And in the broadest sense, the same holds for all humans who are all created in the image of God and yet are so divided. And I wonder what God might be thinking about us.
Division is what seems to be the characteristic of our existence. We identify with those who are like us in their appearance, in their faith, in their political adherence, in their familial situation. And we distance ourselves from those who look differently, believe differently, vote differently, live differently. And there are many, many more people in the “different” camp than there are in the “same” camp. Worse, it looks like the “same” camp gets smaller and smaller as we find more and more difference that distance us from one another.
If ever we hope to rid our world of hatred, violence and war we will need to free ourselves of the lethal philosophy of separation and embrace the life-giving theology of encounter. We will have to tear down walls that divide us and build bridges that connect us. We will have to overcome our fears and ignorance and invest in courage and knowledge. This does not mean we have to lose our own identity and become like one another. Nor does it mean that we have to give up those beliefs we hold dear. Rather it means we have to welcome and accept one another embracing our differences as additions to the great and interesting tapestry that makes up our human family.
May every celebration of the Eucharist be an invitation to commit ourselves to celebrate what unites us, rather than what divides us. After all, what binds us together as Catholics, as Christians, as sons and daughters of Abraham and as adopted daughters and sons of God is stronger than that which sets us apart. Granted, love does take effort, yet so does hatred.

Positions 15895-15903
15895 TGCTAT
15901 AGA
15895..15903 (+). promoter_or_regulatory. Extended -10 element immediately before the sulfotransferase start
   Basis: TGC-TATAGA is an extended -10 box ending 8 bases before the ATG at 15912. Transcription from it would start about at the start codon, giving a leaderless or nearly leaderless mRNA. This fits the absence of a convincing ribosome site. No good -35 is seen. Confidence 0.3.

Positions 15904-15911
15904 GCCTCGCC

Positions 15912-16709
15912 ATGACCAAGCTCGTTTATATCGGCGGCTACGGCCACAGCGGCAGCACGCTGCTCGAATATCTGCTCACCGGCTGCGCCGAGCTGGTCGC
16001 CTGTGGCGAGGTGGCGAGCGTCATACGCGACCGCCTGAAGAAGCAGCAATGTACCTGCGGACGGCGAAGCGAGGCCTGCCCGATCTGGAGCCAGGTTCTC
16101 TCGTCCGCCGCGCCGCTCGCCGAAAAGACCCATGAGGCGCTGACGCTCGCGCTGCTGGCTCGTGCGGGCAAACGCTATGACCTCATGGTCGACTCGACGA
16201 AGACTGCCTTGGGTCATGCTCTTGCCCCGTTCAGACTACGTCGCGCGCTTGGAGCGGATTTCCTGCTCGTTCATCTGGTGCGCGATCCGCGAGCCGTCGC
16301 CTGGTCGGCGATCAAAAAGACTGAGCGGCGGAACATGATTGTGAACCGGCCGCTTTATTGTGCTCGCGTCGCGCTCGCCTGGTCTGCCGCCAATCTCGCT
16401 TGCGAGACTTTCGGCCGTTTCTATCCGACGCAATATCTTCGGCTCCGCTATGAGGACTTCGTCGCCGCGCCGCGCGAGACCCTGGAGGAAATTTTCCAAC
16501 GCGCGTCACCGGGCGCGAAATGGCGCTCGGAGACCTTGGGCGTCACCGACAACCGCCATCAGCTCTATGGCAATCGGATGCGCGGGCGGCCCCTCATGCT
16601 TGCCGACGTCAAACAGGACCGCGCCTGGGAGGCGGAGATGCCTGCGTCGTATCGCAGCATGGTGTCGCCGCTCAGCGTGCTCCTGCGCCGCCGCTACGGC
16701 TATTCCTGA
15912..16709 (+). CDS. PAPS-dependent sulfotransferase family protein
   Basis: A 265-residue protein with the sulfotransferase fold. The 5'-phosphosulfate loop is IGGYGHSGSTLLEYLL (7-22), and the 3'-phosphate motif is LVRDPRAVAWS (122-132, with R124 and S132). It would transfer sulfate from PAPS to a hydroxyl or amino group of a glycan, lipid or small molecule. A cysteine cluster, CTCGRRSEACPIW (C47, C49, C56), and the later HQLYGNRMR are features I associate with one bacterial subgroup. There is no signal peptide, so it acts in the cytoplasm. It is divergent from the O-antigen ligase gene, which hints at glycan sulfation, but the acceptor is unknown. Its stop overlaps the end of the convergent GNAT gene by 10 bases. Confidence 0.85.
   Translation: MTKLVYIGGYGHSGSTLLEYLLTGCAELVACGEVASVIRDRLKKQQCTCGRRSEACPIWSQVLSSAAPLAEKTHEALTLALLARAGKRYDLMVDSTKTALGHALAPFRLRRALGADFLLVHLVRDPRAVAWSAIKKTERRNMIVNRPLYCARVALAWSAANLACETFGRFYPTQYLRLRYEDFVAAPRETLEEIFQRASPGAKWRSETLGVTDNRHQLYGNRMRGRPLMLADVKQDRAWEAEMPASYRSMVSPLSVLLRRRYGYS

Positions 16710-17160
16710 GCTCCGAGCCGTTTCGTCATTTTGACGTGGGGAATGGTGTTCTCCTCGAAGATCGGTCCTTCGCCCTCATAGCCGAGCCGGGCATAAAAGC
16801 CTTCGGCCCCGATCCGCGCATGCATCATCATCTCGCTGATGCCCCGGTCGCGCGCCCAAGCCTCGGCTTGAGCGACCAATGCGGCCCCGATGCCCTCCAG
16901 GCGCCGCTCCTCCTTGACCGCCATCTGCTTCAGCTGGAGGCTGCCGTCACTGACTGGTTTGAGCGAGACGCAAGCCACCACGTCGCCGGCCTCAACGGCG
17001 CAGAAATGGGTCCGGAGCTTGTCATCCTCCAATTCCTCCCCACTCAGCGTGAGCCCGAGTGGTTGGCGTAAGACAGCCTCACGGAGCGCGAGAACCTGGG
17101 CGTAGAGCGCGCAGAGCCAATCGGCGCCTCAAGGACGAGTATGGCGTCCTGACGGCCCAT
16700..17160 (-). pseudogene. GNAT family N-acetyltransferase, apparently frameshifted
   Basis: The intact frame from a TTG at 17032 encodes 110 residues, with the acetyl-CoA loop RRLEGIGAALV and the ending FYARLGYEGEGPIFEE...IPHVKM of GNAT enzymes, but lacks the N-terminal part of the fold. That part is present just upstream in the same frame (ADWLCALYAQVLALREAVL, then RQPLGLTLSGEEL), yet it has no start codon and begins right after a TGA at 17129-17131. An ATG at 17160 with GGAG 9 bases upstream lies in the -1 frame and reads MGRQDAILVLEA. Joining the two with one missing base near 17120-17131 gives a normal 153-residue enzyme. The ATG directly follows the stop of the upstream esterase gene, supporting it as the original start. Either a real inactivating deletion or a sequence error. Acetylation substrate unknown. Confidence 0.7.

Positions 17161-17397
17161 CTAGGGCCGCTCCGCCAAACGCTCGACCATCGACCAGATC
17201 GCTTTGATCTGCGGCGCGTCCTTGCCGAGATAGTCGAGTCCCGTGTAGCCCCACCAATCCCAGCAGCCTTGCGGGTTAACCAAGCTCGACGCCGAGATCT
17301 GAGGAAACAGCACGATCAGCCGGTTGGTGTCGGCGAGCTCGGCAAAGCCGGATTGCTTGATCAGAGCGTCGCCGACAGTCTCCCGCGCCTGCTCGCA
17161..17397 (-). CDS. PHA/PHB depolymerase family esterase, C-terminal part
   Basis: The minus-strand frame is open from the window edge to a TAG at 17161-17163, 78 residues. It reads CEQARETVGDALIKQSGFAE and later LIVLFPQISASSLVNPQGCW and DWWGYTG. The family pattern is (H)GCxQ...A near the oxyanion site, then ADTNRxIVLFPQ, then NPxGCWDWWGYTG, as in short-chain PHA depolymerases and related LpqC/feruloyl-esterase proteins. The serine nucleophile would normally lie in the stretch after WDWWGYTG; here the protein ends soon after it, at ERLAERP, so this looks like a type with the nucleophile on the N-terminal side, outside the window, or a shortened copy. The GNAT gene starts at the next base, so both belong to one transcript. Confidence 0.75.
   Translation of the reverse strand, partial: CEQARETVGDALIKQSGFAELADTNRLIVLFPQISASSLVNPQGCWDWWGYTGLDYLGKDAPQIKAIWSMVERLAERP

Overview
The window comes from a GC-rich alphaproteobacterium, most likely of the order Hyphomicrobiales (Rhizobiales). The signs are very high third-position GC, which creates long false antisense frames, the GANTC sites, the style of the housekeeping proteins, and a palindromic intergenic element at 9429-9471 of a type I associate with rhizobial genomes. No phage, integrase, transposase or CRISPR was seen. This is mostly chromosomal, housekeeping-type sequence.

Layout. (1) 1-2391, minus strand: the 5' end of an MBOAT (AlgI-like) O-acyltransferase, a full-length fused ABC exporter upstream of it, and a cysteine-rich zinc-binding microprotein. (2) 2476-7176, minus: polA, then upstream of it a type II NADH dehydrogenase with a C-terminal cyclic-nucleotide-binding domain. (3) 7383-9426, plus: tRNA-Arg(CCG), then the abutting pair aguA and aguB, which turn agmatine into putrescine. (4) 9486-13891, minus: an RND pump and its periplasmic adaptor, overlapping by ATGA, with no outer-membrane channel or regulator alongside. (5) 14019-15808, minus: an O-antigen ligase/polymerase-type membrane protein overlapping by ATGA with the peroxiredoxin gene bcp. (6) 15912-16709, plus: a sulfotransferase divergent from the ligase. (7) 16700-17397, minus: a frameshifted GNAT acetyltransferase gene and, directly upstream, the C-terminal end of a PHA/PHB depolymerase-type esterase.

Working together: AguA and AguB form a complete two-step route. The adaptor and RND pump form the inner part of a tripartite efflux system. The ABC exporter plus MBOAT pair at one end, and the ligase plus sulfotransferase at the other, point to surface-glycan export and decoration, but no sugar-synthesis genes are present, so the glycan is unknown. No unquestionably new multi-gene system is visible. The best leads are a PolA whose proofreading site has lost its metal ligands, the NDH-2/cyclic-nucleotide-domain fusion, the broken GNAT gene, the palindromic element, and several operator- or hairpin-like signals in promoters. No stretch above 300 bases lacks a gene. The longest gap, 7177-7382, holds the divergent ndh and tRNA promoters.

As we prepare to celebrate the feast of Saint Blaise next week I am reminded of a chapter in my book “What’s the Smoke for. And other Burning Questions about the Liturgy.” In it I recount how I was approached by someone who described herself as a new Catholic. She mentioned she had noticed how the priest placed candles around people’s throat while whispering something she could not understand. She found it all too strange and decided not to participate.
This made me think of the many rituals we have which might seen strange to people who are unfamiliar with them, and even to some of us who have celebrate them, year after year.
Of course, the woman who approached me must have attended Mass on February 3rd, the feast of St. Blaise, a 4th C. bishop and martyr. On that day we have the traditional blessing of the throats. And just to be clear, the words the priest used while he placed the candles around people’s throat were: “Through the intercession of Saint Blaise, Bishop and martyr may God deliver you from every disease of the throat and any other illness. In the name of the Father and of the Son and of the Holy Spirit.”
The little we know about St. Blaise comes from descriptions of the lives of saints which were written several centuries after his death. From these writings we learn that Blaise was a celebrated medical doctor when he was elected as bishop of Sebastea, Armenia, today’s Sivas, Turkey. He was brutally martyred around 316 during a wave of Christian persecution.
From the 6th C. on in the East and the 8th C. in the West the intercession of St. Blaise was invoked by people who were ill. By the 12th C. St. Blaise had become one of the most popular saints in Western Europe.
Two stories told about St. Blaise relate to the custom of blessing throats. According to the first story a distraught mother rushed her child to St. Blaise. The child was choking on a fishbone. After St. Blaise said a prayer the fishbone dislodged and the child was saved. Based on this miracle the intercession of St. Blaise is invoked when suffering from ailments of the throat as well as to prevent such ailments.